By Elizabeth Barker | Originally published in the Back-to-School 2019 issue of AC&E.
Educational assessments must include accommodations in the pursuit of accessibility for all, but the development and drive for accommodations on assessments is ever-changing, like a boat drifting between two ports. It seems when accommodations “make shore,” they seem to sit in a unique spot with assessments, like an ecotone of sorts. Accommodations are adopted, but feel transitional, and therefore rarely seem like an organic and fully equal part of an assessment. And then public or industry expectations can change, new technology can arise, and accommodations can drift in a new direction. Let’s review the accommodations landscape—discover the past, highlight our present progress, and uncover new areas to explore.
Diving into the History
The Americans with Disabilities Act became law in 1990. This civil rights law prohibits discrimination against individuals with disabilities in all areas, including schools, ensuring that people with disabilities have the same rights and opportunities as everyone else (ADA National Network, 2017). The concern for inclusion of students with disabilities in assessments started to gain traction in the mid-1990s. When states started to require that students pass a competency assessment to earn high school diplomas, they had to consider the need for accommodations, so that students of all abilities could participate. It became necessary to consider whether and how assessments could be modified for comprehensive inclusiveness (Thurlow & Ysseldyke, 1995).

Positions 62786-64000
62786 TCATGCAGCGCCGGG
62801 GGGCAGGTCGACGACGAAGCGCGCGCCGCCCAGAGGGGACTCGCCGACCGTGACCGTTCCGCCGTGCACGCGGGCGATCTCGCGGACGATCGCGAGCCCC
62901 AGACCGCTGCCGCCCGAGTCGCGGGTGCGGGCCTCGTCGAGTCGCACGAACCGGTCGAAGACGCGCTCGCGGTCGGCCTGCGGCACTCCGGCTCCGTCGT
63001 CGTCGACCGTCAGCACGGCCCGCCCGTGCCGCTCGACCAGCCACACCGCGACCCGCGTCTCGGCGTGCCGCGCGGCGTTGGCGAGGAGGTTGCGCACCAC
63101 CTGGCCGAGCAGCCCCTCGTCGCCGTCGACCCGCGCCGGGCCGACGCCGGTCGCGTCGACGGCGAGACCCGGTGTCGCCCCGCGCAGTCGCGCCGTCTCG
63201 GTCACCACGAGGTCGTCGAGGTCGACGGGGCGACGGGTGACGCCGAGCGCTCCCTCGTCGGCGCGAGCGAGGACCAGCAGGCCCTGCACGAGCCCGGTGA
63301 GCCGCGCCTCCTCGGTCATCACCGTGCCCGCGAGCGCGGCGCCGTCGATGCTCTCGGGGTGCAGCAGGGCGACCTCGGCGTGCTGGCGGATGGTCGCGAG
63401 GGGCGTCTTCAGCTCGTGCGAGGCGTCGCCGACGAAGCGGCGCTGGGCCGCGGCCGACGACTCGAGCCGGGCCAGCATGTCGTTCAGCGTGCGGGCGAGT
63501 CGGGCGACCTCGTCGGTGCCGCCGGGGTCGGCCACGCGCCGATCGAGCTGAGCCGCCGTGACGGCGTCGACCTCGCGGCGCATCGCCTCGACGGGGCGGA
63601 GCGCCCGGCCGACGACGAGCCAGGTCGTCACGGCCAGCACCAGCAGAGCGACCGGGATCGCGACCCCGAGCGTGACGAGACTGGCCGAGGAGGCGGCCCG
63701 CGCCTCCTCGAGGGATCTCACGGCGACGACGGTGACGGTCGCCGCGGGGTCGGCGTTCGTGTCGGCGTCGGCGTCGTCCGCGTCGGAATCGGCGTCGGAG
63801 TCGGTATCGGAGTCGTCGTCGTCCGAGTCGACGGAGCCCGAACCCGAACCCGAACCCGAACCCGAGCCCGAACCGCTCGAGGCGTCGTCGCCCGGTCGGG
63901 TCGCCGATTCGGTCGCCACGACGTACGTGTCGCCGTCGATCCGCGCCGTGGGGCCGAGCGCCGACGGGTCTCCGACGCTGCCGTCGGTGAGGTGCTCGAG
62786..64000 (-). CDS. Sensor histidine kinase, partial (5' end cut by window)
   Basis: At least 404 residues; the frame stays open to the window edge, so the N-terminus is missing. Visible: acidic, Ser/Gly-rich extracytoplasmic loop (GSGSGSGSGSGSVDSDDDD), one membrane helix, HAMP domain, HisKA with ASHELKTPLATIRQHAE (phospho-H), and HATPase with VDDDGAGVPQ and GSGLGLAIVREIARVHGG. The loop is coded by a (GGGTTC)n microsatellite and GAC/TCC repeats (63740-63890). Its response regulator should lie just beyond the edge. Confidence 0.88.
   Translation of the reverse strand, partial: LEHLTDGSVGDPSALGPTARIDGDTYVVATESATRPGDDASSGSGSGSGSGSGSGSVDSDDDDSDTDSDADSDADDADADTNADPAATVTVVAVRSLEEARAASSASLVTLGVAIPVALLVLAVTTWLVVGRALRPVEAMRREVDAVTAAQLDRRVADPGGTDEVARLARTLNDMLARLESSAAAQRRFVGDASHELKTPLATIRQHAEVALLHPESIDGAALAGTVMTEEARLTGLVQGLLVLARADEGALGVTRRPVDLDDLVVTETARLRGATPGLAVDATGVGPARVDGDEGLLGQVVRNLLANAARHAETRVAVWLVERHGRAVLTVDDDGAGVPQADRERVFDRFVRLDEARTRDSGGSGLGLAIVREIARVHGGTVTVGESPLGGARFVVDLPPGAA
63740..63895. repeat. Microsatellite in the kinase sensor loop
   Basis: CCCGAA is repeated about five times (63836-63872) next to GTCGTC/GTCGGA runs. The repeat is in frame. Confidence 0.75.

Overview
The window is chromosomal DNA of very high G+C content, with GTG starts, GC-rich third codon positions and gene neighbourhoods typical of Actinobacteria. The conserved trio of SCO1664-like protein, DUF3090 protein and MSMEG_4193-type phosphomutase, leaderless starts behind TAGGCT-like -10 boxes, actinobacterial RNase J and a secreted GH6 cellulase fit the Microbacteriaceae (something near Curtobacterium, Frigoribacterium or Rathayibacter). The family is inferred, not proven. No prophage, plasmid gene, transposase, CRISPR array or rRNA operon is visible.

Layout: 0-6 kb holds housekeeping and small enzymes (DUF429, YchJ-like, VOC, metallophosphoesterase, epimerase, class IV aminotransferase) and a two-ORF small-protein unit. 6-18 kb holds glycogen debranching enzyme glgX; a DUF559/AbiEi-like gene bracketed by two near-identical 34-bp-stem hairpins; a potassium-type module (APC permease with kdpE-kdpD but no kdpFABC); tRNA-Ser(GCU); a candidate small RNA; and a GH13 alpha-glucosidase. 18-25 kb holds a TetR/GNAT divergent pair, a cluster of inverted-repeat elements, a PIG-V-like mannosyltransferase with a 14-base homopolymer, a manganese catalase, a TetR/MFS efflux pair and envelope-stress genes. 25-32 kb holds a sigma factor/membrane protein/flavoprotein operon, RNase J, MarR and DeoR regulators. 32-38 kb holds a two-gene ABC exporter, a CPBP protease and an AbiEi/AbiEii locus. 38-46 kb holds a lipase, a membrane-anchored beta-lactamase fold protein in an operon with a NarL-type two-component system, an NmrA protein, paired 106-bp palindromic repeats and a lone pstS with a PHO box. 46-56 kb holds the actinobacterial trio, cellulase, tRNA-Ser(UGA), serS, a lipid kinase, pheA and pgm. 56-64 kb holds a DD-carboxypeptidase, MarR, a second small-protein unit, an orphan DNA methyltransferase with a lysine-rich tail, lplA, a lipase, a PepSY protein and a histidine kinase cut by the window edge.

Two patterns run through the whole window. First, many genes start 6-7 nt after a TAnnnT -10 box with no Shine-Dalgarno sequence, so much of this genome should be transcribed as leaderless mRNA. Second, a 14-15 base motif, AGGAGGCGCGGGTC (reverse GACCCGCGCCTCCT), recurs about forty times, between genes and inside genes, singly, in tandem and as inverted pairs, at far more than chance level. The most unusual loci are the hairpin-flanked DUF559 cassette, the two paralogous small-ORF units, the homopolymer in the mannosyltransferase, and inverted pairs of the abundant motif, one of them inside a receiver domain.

When the Individuals with Disabilities Education Act (IDEA) was passed in 1997, it confirmed the need for accommodations, requiring that students with disabilities be included in statewide assessments and provided with the appropriate accommodations. Meanwhile, the education scene continued to change with standards-based assessments, and the shift from test publishers’ shelf products to assorted versions of state-owned tests began in earnest (Jorgensen & Hoffmann, 2003). In 2001, the No Child Left Behind (NCLB) Act was introduced and created new requirements and expectations for the results of state assessments and new era of accountability in education (Thurlow & Larson, 2011). The act specifically required the disaggregation of assessment data for specified subgroups, including students with disabilities. Finally, in 2004 the Individuals with Disabilities Education Act (IDEA) was reauthorized and specified that all students, including students with disabilities, participate in state assessments used for accountability.
The legal guidelines and laws described above had a significant affect on the purpose of assessments and the accountability of each state for their test scores. Student testing evolved from state-by-state programs and the choices of classroom teachers to federally mandated and reported summative assessments, which then ushered in interim and formative assessments to support and predict summative outcomes. In the early 90s, many students with disabilities were not included in the assessments, so no data was collected on accommodations. When students were included in the early 2000s as required by NCLB and IDEA 2004, the accommodation policies created were based on little to no data. In fact, a single set of guidelines about what were acceptable testing accommodation for individuals with disabilities did not exist (Thurlow & Ysseldyke, 1995).